Dental Lobby

waterBottled water was a topic of conversation the other day with my co-workers.  Many of them were talking about the lack of recycling incentive, which is a problem (I get ten cents back when I bring back a soda bottle, yet I get nothing for water).  Many of them were talking about the purity of the product (it’s a fairly recent story that Pepsi admitted to just filling up Aquafina with any ole water they could find), which is a problem.  Many were also talking about how popular bottled water has gotten despite having some of the cleanest public water in the world (at least before the Bush Administration), which is a problem.

But the first thing I thought of was “recommended daily allowance” vs. “manufacturer’s recommendation.”

For those of you who don’t particularly care what you eat, “recommended daily allowance” basically means someone somewhere convinced some government official that you should ingest a certain amount of their product daily; for those of you who don’t fix things very often, “manufacturer’s recommendation” basically means that the manufacturer tells you when they think you should replace their parts.  In the second scenario, the party telling you what to do has a clear, vested interest – and since lobbyists have taken over our government, it’s also clear that the party in the first scenario that the party telling you what to do has a vested interest.   So I usually go a by a rule of 2’s.

If the manufacturer says I should change the filter every season, I do it every other season: if they say I should feed my dog two cans a day, I feed him one.  This generally serves me pretty well.  I got my oil changed every 6,000 miles (you’re supposed to do it every 3,000) until I hit 100,000 miles; now I do it every 3,000 (you’re supposed to do it every 1,500).  You’re supposed to eat nine servings of vegetables a day, I eat 4-5 (I don’t think I can eat nine servings of anything in one day; that’s a lot of food).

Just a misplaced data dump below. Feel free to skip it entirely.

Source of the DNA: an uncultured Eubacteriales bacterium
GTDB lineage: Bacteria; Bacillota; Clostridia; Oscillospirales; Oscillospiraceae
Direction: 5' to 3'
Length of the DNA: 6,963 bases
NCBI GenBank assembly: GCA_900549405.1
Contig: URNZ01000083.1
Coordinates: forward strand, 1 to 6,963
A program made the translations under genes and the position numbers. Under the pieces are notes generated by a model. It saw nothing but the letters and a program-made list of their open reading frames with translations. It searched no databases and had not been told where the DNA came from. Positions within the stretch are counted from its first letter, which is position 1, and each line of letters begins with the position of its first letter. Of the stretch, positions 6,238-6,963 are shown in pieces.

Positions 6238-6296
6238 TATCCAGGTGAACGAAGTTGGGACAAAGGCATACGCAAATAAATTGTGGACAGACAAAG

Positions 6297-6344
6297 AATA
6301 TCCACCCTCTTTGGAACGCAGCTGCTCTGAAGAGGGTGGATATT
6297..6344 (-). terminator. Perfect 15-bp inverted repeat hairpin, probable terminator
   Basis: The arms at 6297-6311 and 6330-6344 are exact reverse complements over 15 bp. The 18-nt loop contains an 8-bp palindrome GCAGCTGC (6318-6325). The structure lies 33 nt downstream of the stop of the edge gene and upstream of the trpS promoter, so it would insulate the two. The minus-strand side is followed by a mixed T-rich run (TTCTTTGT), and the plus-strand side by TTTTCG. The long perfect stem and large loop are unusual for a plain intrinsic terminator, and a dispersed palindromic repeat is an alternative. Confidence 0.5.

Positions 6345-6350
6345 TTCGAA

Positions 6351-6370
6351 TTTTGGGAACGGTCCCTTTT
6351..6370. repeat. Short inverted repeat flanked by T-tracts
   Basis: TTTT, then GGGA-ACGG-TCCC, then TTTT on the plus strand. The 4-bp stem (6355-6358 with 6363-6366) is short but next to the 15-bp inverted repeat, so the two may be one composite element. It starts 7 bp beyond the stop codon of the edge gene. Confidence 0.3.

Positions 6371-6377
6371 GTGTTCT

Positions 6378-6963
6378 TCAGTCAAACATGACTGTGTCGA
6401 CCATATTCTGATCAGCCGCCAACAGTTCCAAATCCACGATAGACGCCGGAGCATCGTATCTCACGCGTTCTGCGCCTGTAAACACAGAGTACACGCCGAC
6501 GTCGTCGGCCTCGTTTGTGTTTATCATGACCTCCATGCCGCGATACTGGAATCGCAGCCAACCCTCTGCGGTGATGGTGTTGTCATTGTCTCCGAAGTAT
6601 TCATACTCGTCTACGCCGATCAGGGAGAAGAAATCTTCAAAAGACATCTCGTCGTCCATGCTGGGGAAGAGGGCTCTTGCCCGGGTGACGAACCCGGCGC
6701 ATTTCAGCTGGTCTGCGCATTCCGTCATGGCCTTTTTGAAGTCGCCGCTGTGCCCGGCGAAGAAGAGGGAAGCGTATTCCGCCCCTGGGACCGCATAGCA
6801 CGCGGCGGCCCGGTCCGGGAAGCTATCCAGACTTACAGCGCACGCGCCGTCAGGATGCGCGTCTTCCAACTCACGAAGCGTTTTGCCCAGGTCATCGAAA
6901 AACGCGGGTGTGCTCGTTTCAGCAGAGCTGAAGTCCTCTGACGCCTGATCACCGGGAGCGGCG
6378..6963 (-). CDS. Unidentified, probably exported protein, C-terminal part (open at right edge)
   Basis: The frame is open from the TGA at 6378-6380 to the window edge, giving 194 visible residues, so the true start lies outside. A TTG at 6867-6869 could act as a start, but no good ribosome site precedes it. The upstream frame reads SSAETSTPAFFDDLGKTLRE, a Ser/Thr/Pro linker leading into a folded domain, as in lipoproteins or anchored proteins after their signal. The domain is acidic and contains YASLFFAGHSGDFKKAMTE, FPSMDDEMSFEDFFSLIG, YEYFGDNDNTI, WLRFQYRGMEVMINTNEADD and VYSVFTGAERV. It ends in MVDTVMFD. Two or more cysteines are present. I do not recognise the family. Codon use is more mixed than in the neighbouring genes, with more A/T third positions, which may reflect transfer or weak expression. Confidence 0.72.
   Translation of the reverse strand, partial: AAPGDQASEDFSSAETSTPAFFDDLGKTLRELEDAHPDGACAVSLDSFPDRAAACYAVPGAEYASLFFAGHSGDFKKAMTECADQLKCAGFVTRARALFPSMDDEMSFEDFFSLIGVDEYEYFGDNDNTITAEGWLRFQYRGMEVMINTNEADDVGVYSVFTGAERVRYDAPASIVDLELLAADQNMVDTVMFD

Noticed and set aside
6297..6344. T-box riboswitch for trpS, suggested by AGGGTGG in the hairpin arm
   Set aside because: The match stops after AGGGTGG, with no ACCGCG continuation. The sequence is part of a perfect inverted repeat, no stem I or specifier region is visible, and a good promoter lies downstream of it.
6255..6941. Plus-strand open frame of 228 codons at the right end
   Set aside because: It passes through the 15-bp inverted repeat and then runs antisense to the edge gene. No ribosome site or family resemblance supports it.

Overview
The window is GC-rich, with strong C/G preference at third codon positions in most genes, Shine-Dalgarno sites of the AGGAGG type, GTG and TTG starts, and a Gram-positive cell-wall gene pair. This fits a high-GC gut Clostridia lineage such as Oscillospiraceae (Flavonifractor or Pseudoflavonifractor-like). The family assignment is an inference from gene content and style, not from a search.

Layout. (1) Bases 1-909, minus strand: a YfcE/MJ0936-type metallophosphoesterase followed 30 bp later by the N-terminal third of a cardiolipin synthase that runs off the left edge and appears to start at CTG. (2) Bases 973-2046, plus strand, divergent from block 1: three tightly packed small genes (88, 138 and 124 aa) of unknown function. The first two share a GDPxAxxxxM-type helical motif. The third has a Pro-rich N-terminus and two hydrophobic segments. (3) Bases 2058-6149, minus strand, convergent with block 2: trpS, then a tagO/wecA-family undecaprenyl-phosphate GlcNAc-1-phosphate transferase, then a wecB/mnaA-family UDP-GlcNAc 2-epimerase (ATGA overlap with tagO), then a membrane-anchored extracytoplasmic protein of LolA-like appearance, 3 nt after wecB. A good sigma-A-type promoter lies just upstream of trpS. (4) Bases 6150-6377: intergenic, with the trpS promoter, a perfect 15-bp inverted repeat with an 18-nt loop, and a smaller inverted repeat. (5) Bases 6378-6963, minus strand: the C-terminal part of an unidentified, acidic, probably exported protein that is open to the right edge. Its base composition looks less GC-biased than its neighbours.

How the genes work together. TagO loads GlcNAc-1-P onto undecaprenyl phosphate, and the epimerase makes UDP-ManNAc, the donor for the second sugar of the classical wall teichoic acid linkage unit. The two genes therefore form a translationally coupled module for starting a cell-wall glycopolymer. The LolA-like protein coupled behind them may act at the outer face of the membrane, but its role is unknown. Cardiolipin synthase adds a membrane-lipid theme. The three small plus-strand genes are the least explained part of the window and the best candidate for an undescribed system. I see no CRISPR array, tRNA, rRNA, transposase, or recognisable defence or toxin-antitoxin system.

I noticed, though, that the dental lobby isn’t like that at all.  They’re very straightforward: “brush for two minutes twice a day to avoid tooth problems.” You would think I would either brush for one minute once a day or for four minutes four times a day (depending on your perspective), but this “twofertwo” thing is dead-on.

Does this look like a fun job?

Does this look like a fun job?

And when you go to the dentist – if this were a typical American institution – they’d say, “Oh, you’re doing a fine job of brushing.  13 cavities per visit are normal at your age.”  But they don’t.  They yell at you every time for not flossing enough.

I could never understand why people get into dentistry; having your hands in peoples’ mouths all day isn’t a career choice I had considered.  But now I know; it’s the only honest profession.

That and “best comic of all time comic book maker.”


One Response

  1. my dad was a dentist!

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